In the Hollywood action thriller Die Hard 4 there is a moment when Bruce Willis's ageing New York detective, John McClane, discovers just how much havoc can be wrought through a computer keyboard. Hackers have infiltrated America's IT systems and brought the country to its knees. It is left to a younger colleague to explain what has happened. "They call it a fire sale," he says. "Because everything must go."
In many ways the film is Hollywood at its most paranoid. But it taps into our legitimate concerns that the world's overwhelming reliance on computers leaves us acutely vulnerable when they go wrong or are attacked. Computers make the world go round but, like any piece of machinery, sometimes they break down.
The recent collapse of IT systems at the Royal Bank of Scotland, NatWest and Ulster Bank offers us a vivid illustration of how vulnerable we become when computers say no. For the past seven days thousands of people have had trouble with their bank accounts after a reported software update at parent company RBS went wrong and caused the banks' IT systems to break down. For many angry customers pay day has yet to come.
Yesterday, RBS group chief executive Stephen Hester promised customers that the banks had "turned a corner" in dealing with the defective systems and said senior executives would face "proper accountability" for the fiasco. An email sent to account holders added that the banks would waive overdraft fees for those caught up in the payments backlog. But even with extended opening hours and fee waivers, they still have a long way to go to renew consumer confidence.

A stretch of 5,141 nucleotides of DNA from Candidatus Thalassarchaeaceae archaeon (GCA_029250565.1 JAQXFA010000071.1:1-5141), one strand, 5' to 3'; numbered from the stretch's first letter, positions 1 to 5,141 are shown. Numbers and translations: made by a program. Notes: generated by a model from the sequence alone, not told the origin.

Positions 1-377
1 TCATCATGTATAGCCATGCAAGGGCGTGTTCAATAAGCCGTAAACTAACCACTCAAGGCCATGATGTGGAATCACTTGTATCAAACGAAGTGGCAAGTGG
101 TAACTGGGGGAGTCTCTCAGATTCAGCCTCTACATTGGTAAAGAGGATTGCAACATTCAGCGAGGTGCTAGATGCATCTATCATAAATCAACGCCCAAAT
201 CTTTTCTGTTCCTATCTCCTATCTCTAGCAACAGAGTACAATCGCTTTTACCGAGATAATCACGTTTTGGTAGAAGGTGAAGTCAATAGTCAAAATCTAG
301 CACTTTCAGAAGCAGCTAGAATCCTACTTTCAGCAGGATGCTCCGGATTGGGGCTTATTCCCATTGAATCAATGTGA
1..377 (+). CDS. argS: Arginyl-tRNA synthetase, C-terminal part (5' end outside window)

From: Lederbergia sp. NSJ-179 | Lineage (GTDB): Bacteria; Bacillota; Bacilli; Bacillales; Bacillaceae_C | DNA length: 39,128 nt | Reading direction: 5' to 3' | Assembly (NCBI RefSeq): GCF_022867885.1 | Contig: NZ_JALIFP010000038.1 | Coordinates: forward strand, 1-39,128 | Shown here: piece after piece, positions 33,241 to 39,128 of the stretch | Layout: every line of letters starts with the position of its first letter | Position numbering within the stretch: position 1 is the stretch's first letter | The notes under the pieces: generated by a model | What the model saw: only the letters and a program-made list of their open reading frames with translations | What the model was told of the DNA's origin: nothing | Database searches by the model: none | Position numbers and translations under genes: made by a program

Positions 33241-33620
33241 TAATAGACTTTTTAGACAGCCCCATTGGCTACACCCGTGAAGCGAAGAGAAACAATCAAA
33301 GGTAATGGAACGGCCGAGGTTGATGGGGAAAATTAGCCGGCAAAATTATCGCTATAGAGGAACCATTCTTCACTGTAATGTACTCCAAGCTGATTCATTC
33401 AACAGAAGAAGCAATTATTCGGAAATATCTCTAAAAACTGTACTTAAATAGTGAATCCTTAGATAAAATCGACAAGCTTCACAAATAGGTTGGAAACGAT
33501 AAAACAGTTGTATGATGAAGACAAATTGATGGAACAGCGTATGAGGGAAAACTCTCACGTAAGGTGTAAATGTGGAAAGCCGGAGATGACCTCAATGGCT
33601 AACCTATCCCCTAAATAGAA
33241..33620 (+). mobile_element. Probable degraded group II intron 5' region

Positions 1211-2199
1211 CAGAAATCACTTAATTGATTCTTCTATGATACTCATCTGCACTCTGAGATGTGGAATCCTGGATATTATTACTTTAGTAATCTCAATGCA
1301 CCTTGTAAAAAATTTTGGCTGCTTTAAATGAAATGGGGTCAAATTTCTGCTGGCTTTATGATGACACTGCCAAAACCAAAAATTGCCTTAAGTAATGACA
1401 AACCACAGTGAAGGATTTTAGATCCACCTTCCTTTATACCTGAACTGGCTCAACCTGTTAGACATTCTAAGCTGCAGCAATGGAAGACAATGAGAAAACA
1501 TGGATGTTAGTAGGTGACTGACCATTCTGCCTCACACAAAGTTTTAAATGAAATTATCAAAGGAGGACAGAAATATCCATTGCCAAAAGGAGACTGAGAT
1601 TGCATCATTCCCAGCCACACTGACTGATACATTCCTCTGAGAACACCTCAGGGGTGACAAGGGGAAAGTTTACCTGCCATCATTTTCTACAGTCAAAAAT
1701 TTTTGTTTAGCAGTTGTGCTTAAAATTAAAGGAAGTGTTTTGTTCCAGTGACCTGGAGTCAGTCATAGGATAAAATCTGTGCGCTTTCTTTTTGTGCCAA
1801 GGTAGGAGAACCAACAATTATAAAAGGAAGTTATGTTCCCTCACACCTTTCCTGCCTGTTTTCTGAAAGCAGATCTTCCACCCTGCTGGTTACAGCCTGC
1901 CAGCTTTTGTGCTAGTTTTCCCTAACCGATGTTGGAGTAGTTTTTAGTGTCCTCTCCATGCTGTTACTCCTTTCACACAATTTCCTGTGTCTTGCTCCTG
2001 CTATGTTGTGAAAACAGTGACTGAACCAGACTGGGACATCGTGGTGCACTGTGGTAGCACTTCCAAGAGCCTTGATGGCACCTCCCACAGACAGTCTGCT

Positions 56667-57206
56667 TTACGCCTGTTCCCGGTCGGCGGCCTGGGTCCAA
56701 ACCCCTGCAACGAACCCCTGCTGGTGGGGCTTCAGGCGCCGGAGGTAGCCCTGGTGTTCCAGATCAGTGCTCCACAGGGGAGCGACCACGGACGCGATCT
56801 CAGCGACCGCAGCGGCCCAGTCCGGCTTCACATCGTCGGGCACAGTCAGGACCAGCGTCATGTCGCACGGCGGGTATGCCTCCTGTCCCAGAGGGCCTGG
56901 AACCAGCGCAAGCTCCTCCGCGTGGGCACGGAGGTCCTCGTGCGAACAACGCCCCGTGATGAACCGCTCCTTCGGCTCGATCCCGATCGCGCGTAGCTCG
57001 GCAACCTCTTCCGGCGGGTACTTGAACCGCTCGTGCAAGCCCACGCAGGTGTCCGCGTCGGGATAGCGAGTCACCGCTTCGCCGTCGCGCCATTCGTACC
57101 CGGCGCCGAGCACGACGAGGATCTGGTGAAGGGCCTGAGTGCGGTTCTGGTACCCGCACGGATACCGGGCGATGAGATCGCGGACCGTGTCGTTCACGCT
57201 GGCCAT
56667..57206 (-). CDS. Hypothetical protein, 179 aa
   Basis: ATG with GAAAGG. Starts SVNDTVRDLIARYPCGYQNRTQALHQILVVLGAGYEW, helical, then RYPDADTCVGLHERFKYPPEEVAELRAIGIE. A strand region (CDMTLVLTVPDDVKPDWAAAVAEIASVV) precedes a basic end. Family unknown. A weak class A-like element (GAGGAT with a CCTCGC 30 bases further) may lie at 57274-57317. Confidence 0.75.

Sadly RBS is not the only banking group to have been hit by computer glitches. In the past two years, HSBC, JP Morgan and TD Bank have faced angry consumer backlashes after their IT systems suffered glitches. Earlier this month, just half an hour of computer troubles on the American stock exchange racked up a $40m bill for Nasdaq, which had to reimburse investors who tried to buy Facebook shares but couldn't.
"Taken on an individual basis these glitches seem like small fry," said one IT expert within the banking sector, who asked not to be named. "When you add them up, though, you have to start asking yourself whether we're really doing enough to make sure we are prepared for the worst case scenarios."
But banking is only one sector among thousands that need computers to work properly.